Long-term outcome of transvenous bipolar atrial leads implanted in children and young adults with congenital heart disease

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Abstract

AimsAtrial leads are often implanted in paediatric patients needing a pacemaker (PM). The aim of this study is the evaluation of their outcome in young patients.Methods and resultsWe evaluated transvenous atrial leads outcome in children and young adults from a single centre, with a retrospective analysis. A P<0.05 was considered significant. Between 1992 and 2008, 110 patients, 75 with congenital heart defects (d-transposition of great arteries status/post, s/p, Mustard 41, atrioventricular septal defect 11, tetralogy 9, ventricular septal defect 8), aged 13.3 ± 5.3 years, underwent PM implantation with bipolar atrial transvenous leads for sinus node dysfunction (50), atrioventricular block (38), cardiomyopathies, and primary ventricular arrhythmias (12). Leads are steroid-eluting (98), tined (59), screw-in (41), polyurethane-insulated (72), silicone-insulated (28), and have been positioned by transcutaneous puncture of subclavian vein into right atrial appendage/remnant (RAA, 50), right atrial free wall/septum (25), left atrium (s/p Mustard, 25). Follow-up duration is 6.4 ± 4.8 (range 0.118) years. At multivariate analysis, younger age at implant was a risk factor for lead failure (4 leads, 3.5) (P 0.03); 16 leads (14) dislodged post-implantation and 12 were successfully repositioned, the others extracted or abandoned. Dislocation occurred more frequently with screw-in leads (P 0.03) positioned outside RAA (P 0.02). Atrial threshold showed a small but significant increase, 0.002 V/month (P<0.001), impedance showed a decrease (0.6 Ω/month, P<0.001), P-wave showed no significant difference.ConclusionsTransvenous bipolar atrial leads have good long-term results in young patients, with a very low rate of lead failure. Older age at implant can further reduce this rate. Lead dislodgement is frequent in the post-operative period. Published on behalf of the European Society of Cardiology. All rights reserved.

Original languageEnglish
Pages (from-to)1002-1007
Number of pages6
JournalEuropace
Volume14
Issue number7
DOIs
Publication statusPublished - Jul 2012

Fingerprint

Young Adult
Heart Diseases
Mustard Plant
Sick Sinus Syndrome
Subclavian Vein
Atrial Appendage
Transposition of Great Vessels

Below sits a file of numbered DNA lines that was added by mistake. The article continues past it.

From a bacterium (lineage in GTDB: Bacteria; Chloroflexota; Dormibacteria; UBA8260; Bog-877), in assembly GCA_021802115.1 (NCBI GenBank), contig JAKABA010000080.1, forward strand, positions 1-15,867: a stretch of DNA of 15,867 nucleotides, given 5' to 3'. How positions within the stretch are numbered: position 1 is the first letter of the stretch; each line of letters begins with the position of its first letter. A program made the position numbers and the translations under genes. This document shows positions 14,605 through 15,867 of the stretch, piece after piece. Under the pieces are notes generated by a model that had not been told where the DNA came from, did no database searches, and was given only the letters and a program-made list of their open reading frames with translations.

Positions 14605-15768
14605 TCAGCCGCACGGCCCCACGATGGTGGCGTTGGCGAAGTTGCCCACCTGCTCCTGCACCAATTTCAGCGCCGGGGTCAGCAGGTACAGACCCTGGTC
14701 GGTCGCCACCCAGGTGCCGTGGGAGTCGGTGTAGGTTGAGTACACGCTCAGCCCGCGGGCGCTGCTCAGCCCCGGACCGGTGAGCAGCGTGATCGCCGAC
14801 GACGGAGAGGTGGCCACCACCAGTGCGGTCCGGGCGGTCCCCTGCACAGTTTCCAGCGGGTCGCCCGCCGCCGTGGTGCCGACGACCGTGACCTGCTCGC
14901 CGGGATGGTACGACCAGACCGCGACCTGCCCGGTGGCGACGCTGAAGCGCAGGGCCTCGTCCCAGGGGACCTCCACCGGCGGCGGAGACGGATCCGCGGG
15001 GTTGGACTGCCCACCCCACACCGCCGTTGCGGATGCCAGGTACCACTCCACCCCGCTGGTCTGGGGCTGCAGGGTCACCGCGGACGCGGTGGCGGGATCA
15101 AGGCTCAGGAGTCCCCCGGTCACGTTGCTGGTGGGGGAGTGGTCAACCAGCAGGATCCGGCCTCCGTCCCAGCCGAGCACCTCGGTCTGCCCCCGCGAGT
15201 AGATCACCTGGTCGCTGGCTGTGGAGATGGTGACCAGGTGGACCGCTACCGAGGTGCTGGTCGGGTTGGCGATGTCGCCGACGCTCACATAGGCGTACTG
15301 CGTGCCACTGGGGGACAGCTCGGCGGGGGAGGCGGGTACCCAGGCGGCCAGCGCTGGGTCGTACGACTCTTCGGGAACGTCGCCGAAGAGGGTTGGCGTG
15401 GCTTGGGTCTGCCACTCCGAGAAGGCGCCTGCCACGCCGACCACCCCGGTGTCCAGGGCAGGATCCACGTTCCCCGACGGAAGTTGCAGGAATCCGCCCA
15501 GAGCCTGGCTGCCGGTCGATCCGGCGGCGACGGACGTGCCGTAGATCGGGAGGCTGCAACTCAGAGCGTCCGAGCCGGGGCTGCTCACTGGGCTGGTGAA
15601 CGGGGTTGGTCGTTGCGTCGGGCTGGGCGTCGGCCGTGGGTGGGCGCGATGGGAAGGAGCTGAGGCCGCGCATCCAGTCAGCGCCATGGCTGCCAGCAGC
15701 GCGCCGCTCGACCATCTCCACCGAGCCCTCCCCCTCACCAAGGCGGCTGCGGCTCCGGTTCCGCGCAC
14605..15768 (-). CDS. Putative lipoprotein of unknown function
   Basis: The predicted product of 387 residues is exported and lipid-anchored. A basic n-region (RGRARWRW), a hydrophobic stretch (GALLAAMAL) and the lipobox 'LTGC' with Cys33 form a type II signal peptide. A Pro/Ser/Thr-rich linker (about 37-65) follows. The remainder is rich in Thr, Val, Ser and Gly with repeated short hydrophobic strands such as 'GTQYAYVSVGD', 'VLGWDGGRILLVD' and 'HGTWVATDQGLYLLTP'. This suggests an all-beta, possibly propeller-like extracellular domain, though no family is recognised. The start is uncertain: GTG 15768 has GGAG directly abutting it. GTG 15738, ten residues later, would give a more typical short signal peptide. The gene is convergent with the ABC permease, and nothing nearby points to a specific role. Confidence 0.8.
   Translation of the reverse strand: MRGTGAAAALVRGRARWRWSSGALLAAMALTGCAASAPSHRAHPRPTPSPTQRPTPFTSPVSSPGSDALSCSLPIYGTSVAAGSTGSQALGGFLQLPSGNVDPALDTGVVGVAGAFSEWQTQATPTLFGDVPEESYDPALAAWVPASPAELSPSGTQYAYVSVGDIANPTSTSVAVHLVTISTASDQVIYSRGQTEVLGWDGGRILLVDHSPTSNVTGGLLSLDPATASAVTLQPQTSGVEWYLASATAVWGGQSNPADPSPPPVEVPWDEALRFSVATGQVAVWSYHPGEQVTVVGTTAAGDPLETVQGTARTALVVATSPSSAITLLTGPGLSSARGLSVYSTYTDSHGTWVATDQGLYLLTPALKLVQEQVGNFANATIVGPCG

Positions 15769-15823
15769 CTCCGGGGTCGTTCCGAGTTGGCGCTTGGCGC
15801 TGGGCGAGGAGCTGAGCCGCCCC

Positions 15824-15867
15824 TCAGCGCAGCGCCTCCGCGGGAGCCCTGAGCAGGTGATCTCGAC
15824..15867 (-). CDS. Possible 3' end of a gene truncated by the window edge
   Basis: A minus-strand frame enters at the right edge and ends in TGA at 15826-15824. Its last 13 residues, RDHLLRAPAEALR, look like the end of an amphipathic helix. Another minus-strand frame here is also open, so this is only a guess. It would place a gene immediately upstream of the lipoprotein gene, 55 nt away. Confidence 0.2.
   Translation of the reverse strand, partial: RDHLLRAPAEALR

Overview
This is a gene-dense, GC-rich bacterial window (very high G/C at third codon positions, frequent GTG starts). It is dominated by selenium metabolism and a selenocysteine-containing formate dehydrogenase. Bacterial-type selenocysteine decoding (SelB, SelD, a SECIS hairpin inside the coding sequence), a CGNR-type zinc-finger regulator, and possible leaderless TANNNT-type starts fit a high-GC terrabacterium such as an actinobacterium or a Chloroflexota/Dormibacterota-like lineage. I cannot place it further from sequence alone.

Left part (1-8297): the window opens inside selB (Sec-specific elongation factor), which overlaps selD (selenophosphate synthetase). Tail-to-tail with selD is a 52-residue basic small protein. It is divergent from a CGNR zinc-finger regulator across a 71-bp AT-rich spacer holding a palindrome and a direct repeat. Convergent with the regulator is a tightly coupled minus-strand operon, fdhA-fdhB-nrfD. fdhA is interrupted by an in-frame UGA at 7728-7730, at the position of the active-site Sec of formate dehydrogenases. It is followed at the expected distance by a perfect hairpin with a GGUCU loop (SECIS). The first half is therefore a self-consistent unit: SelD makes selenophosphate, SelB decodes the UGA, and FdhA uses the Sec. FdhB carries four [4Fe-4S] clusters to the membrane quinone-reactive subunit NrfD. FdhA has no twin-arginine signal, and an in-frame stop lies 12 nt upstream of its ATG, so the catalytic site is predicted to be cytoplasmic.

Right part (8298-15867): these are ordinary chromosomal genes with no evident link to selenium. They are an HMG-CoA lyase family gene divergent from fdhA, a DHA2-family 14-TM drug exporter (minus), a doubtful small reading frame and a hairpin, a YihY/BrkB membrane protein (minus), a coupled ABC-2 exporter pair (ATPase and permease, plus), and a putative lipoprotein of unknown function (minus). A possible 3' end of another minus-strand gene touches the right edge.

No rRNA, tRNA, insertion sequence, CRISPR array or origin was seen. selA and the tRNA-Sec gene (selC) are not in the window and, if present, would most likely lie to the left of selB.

Polyurethanes
Congenital Heart Defects
Atrioventricular Block
Ventricular Heart Septal Defects
Silicones
Heart Atria
Electric Impedance
Cardiomyopathies
Punctures
Cardiac Arrhythmias
Multivariate Analysis
Steroids
Pediatrics

Keywords

  • Cardiac pacing
  • Children
  • Endocardial pacing
  • Pacemaker
  • Pacing complications
  • Pacing leads

ASJC Scopus subject areas

  • Cardiology and Cardiovascular Medicine
  • Physiology (medical)

Cite this

@article{ee16a2e9cc2741ae842109465d983815,
title = "Long-term outcome of transvenous bipolar atrial leads implanted in children and young adults with congenital heart disease",
abstract = "AimsAtrial leads are often implanted in paediatric patients needing a pacemaker (PM). The aim of this study is the evaluation of their outcome in young patients.Methods and resultsWe evaluated transvenous atrial leads outcome in children and young adults from a single centre, with a retrospective analysis. A P<0.05 was considered significant. Between 1992 and 2008, 110 patients, 75 with congenital heart defects (d-transposition of great arteries status/post, s/p, Mustard 41, atrioventricular septal defect 11, tetralogy 9, ventricular septal defect 8), aged 13.3 ± 5.3 years, underwent PM implantation with bipolar atrial transvenous leads for sinus node dysfunction (50), atrioventricular block (38), cardiomyopathies, and primary ventricular arrhythmias (12). Leads are steroid-eluting (98), tined (59), screw-in (41), polyurethane-insulated (72), silicone-insulated (28), and have been positioned by transcutaneous puncture of subclavian vein into right atrial appendage/remnant (RAA, 50), right atrial free wall/septum (25), left atrium (s/p Mustard, 25). Follow-up duration is 6.4 ± 4.8 (range 0.118) years. At multivariate analysis, younger age at implant was a risk factor for lead failure (4 leads, 3.5) (P 0.03); 16 leads (14) dislodged post-implantation and 12 were successfully repositioned, the others extracted or abandoned. Dislocation occurred more frequently with screw-in leads (P 0.03) positioned outside RAA (P 0.02). Atrial threshold showed a small but significant increase, 0.002 V/month (P<0.001), impedance showed a decrease (0.6 Ω/month, P<0.001), P-wave showed no significant difference.ConclusionsTransvenous bipolar atrial leads have good long-term results in young patients, with a very low rate of lead failure. Older age at implant can further reduce this rate. Lead dislodgement is frequent in the post-operative period. Published on behalf of the European Society of Cardiology. All rights reserved.",